Flight Plans, Stormy Requirements, and Other Extremes

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from five different legacy systems describing nursing visits to patients. Core elements included collecting the data from the systems, modeling it, normalizing it, and then generating reports off that data. The business group could only imagine the tip of the iceberg of the kinds of reports they could get. Ideas about how to validate this operational data against hard accounting data were just emerging. So we departed with a broad plan that tackled the fundamentals: data acquisition and normalization. We then built some rudimentary reports. This approach helped us get high enough that we could see over the horizon. And I suppose like during a scary flight, we saw a lot of storms.

Measurement is critical to Extreme Programming. You must measure your progress closely because it is the only way to be sure you are on track. With each measurement, you correct. Start with small, achievable components that can be verified with unit tests as soon as you create them. If your project is like a flight of 400 miles, consider points that are 25 miles apart and make those small segments a trip in and of themselves. Once you are 25 miles down the road, make sure all is safe with the sponsors, testers, and other project participants, then do the next 25 miles.

In the datamart project I described, the first part we focused on was data collection and normalization. Once that was pretty stable, we proceeded with our first reports on the Web. Next, we came up with validation methods that tied back to the accounting system-which helped us refine our normalizations. With better data validity, we were able to add more detailed drilldowns and different dimensions to the reports that could only be fully conceptualized once the data elements were refined.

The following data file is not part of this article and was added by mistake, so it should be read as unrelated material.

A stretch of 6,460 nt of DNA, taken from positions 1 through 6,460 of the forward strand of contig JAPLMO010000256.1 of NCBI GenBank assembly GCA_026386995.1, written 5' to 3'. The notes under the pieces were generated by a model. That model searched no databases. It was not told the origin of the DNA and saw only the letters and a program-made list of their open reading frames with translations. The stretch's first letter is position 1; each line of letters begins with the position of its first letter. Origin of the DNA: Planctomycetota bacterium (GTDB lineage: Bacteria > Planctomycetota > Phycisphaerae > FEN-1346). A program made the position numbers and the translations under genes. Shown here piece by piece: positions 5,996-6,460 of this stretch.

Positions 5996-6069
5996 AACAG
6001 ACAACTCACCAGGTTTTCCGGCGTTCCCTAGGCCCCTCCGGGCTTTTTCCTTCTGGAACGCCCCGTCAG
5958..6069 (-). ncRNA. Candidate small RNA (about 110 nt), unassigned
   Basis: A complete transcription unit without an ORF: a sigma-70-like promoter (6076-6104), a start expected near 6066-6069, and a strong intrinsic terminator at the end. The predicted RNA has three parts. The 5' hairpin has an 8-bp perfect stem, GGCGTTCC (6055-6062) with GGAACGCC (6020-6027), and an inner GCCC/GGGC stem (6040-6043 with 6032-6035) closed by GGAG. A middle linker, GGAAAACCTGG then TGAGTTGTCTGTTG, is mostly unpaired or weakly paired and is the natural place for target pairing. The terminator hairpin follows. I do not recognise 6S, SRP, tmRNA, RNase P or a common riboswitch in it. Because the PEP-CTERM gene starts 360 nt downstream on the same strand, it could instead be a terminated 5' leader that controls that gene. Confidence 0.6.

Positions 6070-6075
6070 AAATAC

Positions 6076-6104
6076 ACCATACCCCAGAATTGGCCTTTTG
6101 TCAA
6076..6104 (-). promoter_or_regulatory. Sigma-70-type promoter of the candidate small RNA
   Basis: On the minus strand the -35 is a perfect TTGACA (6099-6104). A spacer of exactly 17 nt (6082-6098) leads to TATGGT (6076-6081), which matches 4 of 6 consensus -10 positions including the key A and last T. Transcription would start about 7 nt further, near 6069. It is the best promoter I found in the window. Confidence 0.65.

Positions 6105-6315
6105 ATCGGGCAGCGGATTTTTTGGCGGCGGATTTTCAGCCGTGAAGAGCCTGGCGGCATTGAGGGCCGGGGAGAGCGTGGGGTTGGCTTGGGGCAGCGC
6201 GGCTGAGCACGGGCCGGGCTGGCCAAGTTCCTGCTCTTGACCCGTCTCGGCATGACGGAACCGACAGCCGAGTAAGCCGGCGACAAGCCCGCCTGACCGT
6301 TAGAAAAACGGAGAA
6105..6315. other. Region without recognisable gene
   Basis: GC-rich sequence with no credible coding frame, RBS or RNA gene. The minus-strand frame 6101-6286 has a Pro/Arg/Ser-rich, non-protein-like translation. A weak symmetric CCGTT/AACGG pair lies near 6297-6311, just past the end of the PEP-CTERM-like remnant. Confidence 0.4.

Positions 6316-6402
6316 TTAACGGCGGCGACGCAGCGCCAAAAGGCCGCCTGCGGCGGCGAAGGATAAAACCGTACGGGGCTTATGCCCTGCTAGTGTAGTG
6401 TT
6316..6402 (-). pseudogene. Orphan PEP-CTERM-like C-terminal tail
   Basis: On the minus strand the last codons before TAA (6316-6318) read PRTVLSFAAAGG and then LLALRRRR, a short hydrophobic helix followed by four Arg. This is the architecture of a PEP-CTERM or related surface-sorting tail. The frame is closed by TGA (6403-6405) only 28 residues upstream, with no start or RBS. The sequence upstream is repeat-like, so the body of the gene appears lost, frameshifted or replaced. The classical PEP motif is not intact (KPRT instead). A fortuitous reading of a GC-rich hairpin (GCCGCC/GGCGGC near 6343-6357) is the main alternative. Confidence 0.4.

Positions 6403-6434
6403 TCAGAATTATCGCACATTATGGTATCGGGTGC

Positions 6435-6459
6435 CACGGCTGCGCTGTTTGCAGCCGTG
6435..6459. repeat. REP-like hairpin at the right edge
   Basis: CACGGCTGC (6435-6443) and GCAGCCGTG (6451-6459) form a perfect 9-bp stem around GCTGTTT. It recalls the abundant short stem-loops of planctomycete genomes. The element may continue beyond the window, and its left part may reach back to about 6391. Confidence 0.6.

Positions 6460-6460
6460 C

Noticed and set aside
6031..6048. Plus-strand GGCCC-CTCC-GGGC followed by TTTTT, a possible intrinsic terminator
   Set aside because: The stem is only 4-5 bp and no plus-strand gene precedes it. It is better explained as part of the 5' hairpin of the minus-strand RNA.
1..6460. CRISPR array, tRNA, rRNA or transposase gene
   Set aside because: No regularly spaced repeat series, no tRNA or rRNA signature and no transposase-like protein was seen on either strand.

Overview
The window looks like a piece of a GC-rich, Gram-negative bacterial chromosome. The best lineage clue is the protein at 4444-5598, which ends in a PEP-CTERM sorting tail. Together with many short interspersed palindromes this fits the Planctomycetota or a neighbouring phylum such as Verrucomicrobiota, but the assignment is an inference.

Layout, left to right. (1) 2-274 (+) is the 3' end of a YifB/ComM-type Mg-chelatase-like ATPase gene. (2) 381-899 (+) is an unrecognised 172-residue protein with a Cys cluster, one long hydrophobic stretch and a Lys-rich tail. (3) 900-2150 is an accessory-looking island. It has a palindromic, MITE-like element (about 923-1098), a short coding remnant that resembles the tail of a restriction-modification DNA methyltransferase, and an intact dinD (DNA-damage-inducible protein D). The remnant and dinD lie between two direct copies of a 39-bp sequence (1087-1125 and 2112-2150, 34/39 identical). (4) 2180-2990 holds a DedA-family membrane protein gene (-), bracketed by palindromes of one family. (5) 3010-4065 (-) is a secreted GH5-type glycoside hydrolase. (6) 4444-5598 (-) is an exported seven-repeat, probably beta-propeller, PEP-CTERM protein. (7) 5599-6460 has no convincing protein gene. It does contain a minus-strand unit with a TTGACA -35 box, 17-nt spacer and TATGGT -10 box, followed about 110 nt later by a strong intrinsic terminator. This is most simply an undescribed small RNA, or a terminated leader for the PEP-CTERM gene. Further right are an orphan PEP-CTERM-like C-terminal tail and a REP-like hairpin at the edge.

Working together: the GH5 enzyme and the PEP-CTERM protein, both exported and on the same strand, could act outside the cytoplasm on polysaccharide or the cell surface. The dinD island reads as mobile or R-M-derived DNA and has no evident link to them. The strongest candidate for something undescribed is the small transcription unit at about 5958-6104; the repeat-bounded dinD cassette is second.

Have courage. You might go along the way and see an insurmountable wall of thunderstorms ahead of you. In fact, they may be closing in around you. Don't get cornered. Turn around. Get yourself out the way you came in. Regroup. Get some information from external resources that help paint a more complete picture. With the new information considered, get right back on with it.

When we first started the datamart project, we totally overloaded our SQL 6.5 database. The entire load routine was defective, and it was not broken into small enough units. In effect, what we were developing was a consistent method to crash SQL, and we soon became experts at rebooting. So we regrouped. We rewrote part of the normalization as a simple, text-based, pre-cleaning program. We then broke the one database into five-to more logically model the five feeder systems that were in place-and achieved reliable and dramatically faster load times.

Software projects cover a lot of ground. The secret lies in small, achievable goals-each one providing safe refuge and alternatives if the unexpected occurs. The continual iterations gradually fit together to cover the distance from departure to destination. The ground gets traversed and a path is carved through the many obstacles. That 400-mile trip may take 475 miles of ground to cover, but that is what conditions dictated. The goal should not be to cover a 400-mile trip in 400 miles. The goal is to get to the destination in the minimum time that is consistent with the reality of the presented landscape.

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About the author

Bill Tuccio's picture Bill Tuccio

Bill Tuccio has been a software developer and hands-on project manager for over 15 years. He was the CTO of movietickets.com, lead programmer on StickyMinds.com, and has programmed Microsoft SharePoint solutions for a defense contractor.

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